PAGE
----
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Study Abroad: Barcelona

One Student’s Perspective

By: Rachel LeWinter

Ever flirted with the idea of studying abroad but you’re just not quite ready to jump on a plane to a foreign country? OUTLOUD writer Rachel LeWinter has embarked on a journey to Barcelona this semester and will be sharing her experiences with you each month. Be sure to catch Rachel’s column in subsequent issues to get a glimpse of what studying abroad is really like. 

As I sit on the balcony of my fourth floor flat with a slight breeze whistling in the background, I try to think of how I will describe living in Barcelona for the past couple of weeks. A few words come to mind: exciting, fascinating, consuming, impressive and indescribable. But describe I must, so here it goes, a small insight into life in Barcelona:

spain2Culture: It’s everywhere. I often forget I’m in Barcelona because it has that big-city feel that I am so familiar with. The streets are packed with people; everyone walks everywhere; and it’s a busy city where something is always going on. Then I’m walking down the street and I look up to see a castle on a mountain, and I remember where I am. It’s incredible. The architecture is unreal and there is never a shortage of culturally-enriching activities to participate in.

The Food: Jamon, jamon, jamon. For those of you unfamiliar with jamon, it’s Spanish for hamóand if you don’t eat meat like me, you must resort to bread, pasta and more bread. I’ve never missed processed food so much in my life. Salad dressing? It doesn’t exist in Spain. Diet Coke drinkers must resort to “Coke-Light,” and if you’re used to seeing 0’s down the back of your water bottle, think again because their water it packed with extras. (Who wants sodium in their water!?).

Catalan: People in Barcelona speak Catalan, which adds an interesting twist to the language barrier. Just when I think I’ve got some of the language down and I don’t have to stare at people in bewilderment, I realize they are speaking Catalan and we’re back at square one.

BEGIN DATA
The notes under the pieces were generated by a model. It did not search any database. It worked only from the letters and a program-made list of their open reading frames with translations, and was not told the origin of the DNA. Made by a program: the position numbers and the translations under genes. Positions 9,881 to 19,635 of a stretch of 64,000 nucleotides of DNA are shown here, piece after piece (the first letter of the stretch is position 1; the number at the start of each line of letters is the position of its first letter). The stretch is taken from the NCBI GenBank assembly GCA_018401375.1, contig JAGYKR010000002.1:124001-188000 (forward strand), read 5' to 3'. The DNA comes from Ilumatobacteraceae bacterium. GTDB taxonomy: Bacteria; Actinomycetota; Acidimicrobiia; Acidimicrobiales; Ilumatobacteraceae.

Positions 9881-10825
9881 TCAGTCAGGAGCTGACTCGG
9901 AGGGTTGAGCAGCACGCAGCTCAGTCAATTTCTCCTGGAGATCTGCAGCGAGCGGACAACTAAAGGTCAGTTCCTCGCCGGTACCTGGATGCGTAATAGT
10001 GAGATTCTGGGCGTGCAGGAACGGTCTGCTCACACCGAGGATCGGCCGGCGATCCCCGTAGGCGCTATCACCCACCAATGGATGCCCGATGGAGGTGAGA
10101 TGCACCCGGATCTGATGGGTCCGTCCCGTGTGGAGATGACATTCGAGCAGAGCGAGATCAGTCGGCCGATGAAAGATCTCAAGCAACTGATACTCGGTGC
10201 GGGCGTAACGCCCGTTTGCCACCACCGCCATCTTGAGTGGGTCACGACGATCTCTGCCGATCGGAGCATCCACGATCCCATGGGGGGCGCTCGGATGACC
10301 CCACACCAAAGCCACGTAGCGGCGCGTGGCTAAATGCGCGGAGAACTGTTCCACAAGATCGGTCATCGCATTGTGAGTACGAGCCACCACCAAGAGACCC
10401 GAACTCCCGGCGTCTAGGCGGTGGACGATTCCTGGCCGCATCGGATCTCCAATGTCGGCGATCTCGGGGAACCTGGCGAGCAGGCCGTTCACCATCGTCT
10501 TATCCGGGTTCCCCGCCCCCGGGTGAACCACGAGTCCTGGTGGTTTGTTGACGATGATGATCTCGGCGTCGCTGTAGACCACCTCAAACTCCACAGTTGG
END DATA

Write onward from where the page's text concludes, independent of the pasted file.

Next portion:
Emphysema anyone? Smoking is to Spaniards what fast food is to Americans. Smoking on the street, smoking in bars and restaurants, smoking in front of your kids; I was even shocked to see store owners light up in a clothing store in the middle of the day. About a year ago they passed a law here prohibiting smoking in some public places, but I have yet to see it enforced. It is commonplace to see a sign posted with a picture of a cigarette with a thick red X through it, that is, if you can see it through the foggy cloud of smoke.

spain4Siesta: Every day from 2 p.m. to 5:30 p.m. the city shuts down for siesta. At first I thought this was the most genius idea ever created until I realized that this cut my day’s productivity in half. If I wanted to get something done, I had to actually get up earlier.

Personal space and concepts of time: Ever spent 20 minutes trying to get the attention of your waiter. Or have the waiters forget about you altogether? That’s a daily occurrence in Spain. Spain is a no-tipping culture, which means customer service is not high on their list of priorities. Once you do get someone’s attention, don’t be startled if they are a little too close for comfort. I came knowing that personal space is nonexistent here, but nothing can fully prepare you for the closeness one experiences in the sweltering heat, wedged between a group of sweaty old men while waiting in line in the metro station.

American obsession: It’s no secret that the rest of the world doesn’t have the most pleasant view of America right now. If it comes up in conversation, most Europeans, as I’ve experienced hold nothing back when bashing the administration and everything they have done wrong. Yet it not uncommon to see someone here sipping Starbucks, eating at McDonalds or watching American movies dubbed in Spanish.

spain5But despite some of the inconveniences that living in Barcelona brings (NO air conditioning and small living space, NO dryers, NO super-all-in-one Wal-Targets around the corner, etc.) I am absolutely in love with this city, the people and the experience. It’s so exciting to wake up everyday and know that I am going to experience something completely new and unexpected. Stay tuned to hear about some of my traveling adventures and more about life in Spain.

0 0 212 01 October, 2006 Advice, Lifestyle, Travel October 1, 2006

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